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Come and join us on November 8th 2016 at Middleport Pottery in Longport (near Stoke-on-Trent) to find out about using genre as pedagogcial resource. The first in a series of Writing-PAD events this academic year focusing on genre(s), this day introduces a theoretical framework for exploring genres and their affordances, including a recent example of how this can work as pedagogical practice. Via a tour of this very special venue, we will not only explore a valued English Heritage site, but also use this as a starting point for playing with the idea of genre and regenring in our own teaching practices. The day will also include the launch of the recently published book Writing Essays by Pictures by Alke Groppel-Wegener.

Cost £145 : Includes the whole day, with refreshments on arrival and in the afternoon, a delicious buffet lunch, a special tour of the venue and your own copy of Writing Essays by Pictures.

Book via Eventbrite: https://www.eventbrite.co.uk/e/thinking-through-genre-exploring-genre-as-pedagogical-resource-tickets-28084047141?aff=eac2

(Draft) Programme:

10-10.30 Registration and Refreshments

  • Let’s start the day as we mean to continue by making our own name-tags – regenring a tiny part of conference/symposium tradition into something more expressive.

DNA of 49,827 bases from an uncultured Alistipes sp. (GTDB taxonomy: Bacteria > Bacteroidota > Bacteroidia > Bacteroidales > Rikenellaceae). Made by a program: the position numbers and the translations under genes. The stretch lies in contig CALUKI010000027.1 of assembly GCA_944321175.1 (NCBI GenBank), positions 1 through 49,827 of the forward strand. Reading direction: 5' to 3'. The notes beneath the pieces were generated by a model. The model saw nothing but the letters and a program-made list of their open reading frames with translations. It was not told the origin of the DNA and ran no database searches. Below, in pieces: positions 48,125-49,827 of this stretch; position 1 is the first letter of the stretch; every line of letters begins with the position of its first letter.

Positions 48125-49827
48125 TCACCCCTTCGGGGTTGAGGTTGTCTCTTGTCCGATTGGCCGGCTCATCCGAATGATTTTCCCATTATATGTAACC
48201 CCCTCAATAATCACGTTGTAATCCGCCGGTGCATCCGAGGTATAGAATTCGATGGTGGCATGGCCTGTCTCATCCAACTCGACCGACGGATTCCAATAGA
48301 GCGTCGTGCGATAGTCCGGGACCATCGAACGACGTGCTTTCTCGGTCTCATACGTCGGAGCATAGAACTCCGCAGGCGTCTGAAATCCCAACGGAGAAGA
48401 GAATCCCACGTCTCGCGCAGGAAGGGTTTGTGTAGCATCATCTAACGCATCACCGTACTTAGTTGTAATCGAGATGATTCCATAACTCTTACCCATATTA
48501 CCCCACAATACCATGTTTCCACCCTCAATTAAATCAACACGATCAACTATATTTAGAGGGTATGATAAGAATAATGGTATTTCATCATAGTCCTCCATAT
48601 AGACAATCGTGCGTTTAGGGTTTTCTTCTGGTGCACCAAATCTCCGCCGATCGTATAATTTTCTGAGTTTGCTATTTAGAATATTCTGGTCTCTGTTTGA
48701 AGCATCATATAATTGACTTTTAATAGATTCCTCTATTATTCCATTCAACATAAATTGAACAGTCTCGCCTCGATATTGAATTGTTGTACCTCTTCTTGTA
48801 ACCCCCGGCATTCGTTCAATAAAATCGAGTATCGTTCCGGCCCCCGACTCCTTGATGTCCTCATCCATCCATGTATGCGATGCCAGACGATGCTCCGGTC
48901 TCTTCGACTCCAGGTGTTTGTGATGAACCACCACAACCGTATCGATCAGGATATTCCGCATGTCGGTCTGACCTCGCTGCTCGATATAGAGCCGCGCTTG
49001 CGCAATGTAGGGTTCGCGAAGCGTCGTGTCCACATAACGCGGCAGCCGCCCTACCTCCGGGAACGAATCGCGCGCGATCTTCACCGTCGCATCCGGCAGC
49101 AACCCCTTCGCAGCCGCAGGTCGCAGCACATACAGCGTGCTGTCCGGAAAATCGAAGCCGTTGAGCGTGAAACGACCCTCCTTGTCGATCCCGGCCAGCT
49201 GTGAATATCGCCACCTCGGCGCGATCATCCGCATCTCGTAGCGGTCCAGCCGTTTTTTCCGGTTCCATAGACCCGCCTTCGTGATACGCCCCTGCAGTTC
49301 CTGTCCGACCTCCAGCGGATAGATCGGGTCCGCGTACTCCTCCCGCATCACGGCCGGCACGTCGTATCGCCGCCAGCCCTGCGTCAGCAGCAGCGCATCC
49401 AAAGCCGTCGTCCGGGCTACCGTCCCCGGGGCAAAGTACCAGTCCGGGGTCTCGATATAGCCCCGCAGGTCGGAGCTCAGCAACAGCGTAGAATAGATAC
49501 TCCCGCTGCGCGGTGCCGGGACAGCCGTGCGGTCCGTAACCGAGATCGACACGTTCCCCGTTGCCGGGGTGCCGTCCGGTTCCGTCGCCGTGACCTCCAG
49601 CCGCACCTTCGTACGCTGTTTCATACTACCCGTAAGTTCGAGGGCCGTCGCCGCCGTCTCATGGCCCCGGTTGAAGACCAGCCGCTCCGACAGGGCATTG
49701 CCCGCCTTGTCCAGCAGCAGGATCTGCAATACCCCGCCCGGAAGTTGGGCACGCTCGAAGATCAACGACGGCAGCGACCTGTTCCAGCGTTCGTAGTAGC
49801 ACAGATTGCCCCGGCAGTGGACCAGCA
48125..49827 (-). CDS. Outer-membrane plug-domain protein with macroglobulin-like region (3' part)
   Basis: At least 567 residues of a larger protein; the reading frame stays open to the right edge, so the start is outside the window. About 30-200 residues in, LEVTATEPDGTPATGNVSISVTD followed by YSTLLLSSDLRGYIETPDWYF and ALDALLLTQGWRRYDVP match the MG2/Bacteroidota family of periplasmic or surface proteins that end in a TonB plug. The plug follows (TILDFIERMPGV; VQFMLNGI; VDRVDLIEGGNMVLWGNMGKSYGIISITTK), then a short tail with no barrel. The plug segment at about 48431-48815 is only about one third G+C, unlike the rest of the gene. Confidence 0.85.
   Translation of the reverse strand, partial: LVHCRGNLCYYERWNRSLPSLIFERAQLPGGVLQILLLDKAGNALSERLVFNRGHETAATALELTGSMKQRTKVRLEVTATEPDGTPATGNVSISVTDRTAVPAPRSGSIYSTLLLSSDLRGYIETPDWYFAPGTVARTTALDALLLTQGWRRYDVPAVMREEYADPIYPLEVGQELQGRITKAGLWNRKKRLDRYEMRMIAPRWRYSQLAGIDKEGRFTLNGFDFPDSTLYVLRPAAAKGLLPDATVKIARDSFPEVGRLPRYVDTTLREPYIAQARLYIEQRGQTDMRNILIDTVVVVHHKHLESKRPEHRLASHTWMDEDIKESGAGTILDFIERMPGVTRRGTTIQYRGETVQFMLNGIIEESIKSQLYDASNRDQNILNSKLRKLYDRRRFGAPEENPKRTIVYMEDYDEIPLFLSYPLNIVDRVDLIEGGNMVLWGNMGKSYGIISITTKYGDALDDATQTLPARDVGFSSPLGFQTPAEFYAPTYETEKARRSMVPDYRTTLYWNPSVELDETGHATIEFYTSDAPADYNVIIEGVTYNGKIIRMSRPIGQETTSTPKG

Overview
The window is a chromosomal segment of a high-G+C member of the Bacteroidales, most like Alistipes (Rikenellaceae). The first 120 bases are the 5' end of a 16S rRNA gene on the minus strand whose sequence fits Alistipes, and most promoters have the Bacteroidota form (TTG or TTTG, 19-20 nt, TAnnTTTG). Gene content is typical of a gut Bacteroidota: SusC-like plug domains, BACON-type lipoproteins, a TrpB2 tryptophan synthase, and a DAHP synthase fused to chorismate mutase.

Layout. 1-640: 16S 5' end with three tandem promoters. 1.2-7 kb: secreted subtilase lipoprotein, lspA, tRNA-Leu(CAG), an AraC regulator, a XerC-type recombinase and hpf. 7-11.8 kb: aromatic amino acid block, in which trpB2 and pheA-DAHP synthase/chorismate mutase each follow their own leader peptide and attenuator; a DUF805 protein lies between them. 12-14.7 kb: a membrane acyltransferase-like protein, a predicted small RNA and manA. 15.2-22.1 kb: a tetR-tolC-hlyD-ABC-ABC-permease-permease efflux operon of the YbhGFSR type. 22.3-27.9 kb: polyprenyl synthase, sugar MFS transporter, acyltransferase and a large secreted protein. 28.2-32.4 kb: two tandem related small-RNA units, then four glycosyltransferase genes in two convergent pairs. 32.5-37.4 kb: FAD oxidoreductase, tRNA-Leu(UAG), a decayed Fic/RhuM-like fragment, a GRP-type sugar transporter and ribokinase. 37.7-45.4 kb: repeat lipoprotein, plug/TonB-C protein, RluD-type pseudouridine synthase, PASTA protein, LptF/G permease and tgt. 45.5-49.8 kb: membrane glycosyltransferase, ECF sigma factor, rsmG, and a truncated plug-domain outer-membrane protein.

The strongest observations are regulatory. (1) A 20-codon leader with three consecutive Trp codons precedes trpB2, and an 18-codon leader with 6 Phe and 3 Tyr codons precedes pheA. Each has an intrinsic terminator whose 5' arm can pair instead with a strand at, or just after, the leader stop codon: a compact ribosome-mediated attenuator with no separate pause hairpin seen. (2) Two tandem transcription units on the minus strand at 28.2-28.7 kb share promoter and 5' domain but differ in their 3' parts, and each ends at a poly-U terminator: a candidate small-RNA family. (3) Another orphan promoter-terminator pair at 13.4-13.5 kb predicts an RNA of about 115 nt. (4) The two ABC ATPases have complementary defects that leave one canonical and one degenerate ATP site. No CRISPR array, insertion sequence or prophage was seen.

10.30-11 Welcome

11-12  Genre as Pedagogical Resource by Dr Fiona English

  • Fiona introduces a theory that could frame genre as pedagogical resource, updating thoughts from her book Student Writing and Genre.

12-12.30 Writing Essays by Pictures by Dr Alke Groppel-Wegener

  • Alke shares the story of the development of her recently published book Writing Essays by Pictures, an example of regenring the traditional study skills textbook into a picture/work-book.

12.30 – 1 Discussion

1-2      Lunch

2-3.30 The Pottery and beyond

  • Explore Middleport Pottery via a special tour and then use this experience to start thinking about ways of genring teaching practices.

3.30 – 4.15 Linking Theory and Practice

  • Fiona and Alke start us off using the Writing Essays by Picture books as an example to explore gains and losses of this particular regenring process to demonstrate an example of using the theoretical framework established at the beginning of the day. We will then move into the discussion of the outcomes of your genring activities.

4.15 – 4.45 Discussion of the day

4.45    End

The Speakers

Dr Fiona English is Honorary Senior Research Associate at UCL Institute of Education with a background in linguistics and language and literacies in education. Much of her research has been concerned with student writing and academic literacies, with her book Student Writing and Genre using a social semiotic perspective to explore the relationship between genre and the production of academic knowledge. More recently she has published Why do Linguistics?: Reflective Linguistics and the Study of Language with Tim Marr.